In his 36 years, Ryan Vaughn has graduated from one of the state’s most influential colleges, worked at the city’s largest law firm, led the City-County Council, and served as Mayor Greg Ballard’s chief of staff.
Now, having taken over as CEO of the high-profile Indiana Sports Corp. on Nov. 1, he’s already talking about staying in the job longer than he promised during the job interviews.
And he’s wasting no time shaking things up. Vaughn quickly made clear that one of the not-for-profit’s first considerations when going after or creating any sporting event will be opportunities for area businesses beyond the usual benefits to hotels and restaurants.
Toward that end, Vaughn announced that the Sports Corp. would start a beer-tasting event called Taps for Touchdowns during the Big Ten Football Championship at Lucas Oil Stadium on Dec. 6. Dozens of Indiana brewers will pitch their drinks at the former Pan Am ice rinks on the eve of the game and—who knows?—just possibly land distribution contracts in other states.
“It’s more focused on an understood mission of the organization,” Vaughn said. “You can really ramp up the value of that activity if you’re very intentional about how you coordinate it.”
Vaughn said the ISC job is consistent with his desire to have an impact on Indianapolis, where he moved with his family from Muncie at age 3.
He laid the groundwork at Wabash College, which has produced such local movers and shakers as Hulman & Co. CEO Mark Miles and Lilly Endowment President Clay Robbins, then joined law firm Barnes & Thornburg before entering politics as a city-county councilor.
He rose to president of the council and in May 2012 moved to Mayor Greg Ballard’s office as chief of staff.
Shortly after announcing his resignation from that spot this September and downplaying speculation that he would run for mayor, Vaughn got a call from then-ISC President Allison Melangton. She told Vaughn she was leaving to take a job with the Indianapolis Motor Speedway and IndyCar Series and wanted to gauge his interest in the position.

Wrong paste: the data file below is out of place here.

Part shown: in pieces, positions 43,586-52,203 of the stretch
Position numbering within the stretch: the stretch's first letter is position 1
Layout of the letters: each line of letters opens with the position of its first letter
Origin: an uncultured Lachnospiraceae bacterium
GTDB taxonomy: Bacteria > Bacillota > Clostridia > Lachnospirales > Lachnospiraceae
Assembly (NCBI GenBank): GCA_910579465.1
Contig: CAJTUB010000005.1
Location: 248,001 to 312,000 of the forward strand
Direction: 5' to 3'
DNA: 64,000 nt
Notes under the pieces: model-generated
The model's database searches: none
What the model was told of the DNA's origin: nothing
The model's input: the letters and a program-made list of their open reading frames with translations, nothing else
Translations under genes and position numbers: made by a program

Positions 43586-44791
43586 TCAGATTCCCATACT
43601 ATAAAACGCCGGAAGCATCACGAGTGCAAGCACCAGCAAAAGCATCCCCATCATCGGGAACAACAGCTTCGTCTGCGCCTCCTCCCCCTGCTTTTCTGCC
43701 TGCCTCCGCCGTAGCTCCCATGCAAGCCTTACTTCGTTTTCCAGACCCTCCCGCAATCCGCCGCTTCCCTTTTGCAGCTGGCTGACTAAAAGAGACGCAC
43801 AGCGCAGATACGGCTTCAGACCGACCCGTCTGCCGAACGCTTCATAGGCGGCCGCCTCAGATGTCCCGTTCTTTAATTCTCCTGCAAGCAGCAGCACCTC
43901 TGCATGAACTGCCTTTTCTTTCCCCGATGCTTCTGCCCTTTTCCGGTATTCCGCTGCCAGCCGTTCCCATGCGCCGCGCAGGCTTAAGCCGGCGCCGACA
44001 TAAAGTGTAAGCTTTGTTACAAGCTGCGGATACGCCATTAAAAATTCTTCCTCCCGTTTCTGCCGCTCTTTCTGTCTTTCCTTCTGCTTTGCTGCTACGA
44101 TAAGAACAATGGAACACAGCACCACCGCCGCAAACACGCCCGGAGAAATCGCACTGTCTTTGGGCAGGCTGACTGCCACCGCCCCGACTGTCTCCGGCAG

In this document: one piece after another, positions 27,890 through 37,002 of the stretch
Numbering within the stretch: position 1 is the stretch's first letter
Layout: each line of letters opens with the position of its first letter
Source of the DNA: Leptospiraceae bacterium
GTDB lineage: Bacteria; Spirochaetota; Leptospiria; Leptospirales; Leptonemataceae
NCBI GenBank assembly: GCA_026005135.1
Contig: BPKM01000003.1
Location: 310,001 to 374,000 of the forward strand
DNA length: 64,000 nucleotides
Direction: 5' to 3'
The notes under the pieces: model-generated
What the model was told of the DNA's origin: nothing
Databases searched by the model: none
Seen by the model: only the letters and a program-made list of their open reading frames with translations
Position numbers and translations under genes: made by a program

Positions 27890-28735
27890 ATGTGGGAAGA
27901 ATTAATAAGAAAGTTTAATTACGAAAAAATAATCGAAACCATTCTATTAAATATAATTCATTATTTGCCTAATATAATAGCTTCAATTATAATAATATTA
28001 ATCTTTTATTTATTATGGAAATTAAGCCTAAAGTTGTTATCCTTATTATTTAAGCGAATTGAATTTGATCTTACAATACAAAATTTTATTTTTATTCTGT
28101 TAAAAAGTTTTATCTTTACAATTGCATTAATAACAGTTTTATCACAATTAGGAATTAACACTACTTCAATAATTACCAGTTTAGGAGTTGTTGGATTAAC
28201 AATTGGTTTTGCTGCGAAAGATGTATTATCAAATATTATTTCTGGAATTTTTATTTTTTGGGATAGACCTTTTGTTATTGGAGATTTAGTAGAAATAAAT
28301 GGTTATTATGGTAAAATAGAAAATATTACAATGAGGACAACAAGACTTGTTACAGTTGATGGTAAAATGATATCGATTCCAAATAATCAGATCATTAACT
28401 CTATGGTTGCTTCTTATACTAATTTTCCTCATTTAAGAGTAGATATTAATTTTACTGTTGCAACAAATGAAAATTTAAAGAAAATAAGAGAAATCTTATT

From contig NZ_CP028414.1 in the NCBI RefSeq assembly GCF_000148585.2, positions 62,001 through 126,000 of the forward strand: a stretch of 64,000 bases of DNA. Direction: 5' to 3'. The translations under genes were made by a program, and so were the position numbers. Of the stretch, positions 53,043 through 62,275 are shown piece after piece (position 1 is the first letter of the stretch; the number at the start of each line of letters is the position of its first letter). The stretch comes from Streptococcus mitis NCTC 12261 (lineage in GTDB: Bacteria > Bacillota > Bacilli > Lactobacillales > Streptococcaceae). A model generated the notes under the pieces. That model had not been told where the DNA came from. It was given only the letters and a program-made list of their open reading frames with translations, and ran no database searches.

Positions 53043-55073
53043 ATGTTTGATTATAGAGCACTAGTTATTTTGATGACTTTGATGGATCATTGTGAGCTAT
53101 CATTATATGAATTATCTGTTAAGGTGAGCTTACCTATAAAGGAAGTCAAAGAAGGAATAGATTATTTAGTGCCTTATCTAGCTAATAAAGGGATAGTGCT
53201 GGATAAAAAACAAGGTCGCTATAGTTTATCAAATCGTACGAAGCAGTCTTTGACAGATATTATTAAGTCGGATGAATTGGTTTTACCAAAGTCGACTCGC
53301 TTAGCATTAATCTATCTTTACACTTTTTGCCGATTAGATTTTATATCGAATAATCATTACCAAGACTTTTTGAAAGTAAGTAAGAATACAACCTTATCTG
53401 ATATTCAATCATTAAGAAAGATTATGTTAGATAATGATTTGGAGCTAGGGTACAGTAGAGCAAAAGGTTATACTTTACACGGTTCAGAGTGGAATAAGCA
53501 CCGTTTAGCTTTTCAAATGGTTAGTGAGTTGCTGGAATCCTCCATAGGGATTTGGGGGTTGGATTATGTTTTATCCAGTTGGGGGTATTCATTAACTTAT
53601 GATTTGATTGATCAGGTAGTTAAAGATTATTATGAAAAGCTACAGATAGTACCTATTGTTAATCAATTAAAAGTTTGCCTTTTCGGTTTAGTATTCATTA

“The ISC board was looking for someone with national-level sports expertise but who was grounded in the community and understood how we do business here,” Melangton said.
Melangton didn’t have a problem endorsing Vaughn, whose sports involvement dates to playing tennis and swimming at Ben Davis High School and swimming at Wabash. Vaughn served alongside Melangton on the local host and bid committees for the 2012 and 2018 Super Bowl bid and the 2015 Men’s NCAA Final Four Host Committee.
“Ryan has great vision and is a great leader,” Melangton said. “He’s a very strategic thinker and that’s very important as the head of the Indiana Sports Corp.”
During the interview process, Vaughn told ISC Chairman Scott Dorsey he’d commit to the job for at least three years. But after less than a month on the job, Vaughn said he likes it more than he imagined and now intends to stay at least through the 2021 NCAA Men’s Final Four the city landed last month.
“I’m 100 percent focused on this opportunity,” Vaughn said. “The reason I ran for office was because I wanted an opportunity to feel like what I do matters. This position fulfills that for me.”
Vaughn’s political roots run deep. In addition to his stint as a councilor and chief of staff, in 2009 he lost a bid for the Indiana Senate District 30 seat to fellow Republican Scott Schneider.
Despite his GOP ties, Vaughn insists his position with the ISC will not politicize the organization.
Noting that prior ISC President Susan Williams was a Democratic city-county councilor, Vaughn said, “You come here because you care about the city, and it doesn’t matter who’s politically in charge and who’s not. The reason why Indianapolis has been an overachiever relative to its competitors is because the city has been able to put politics aside and focus on the strategy that makes sense for our city.”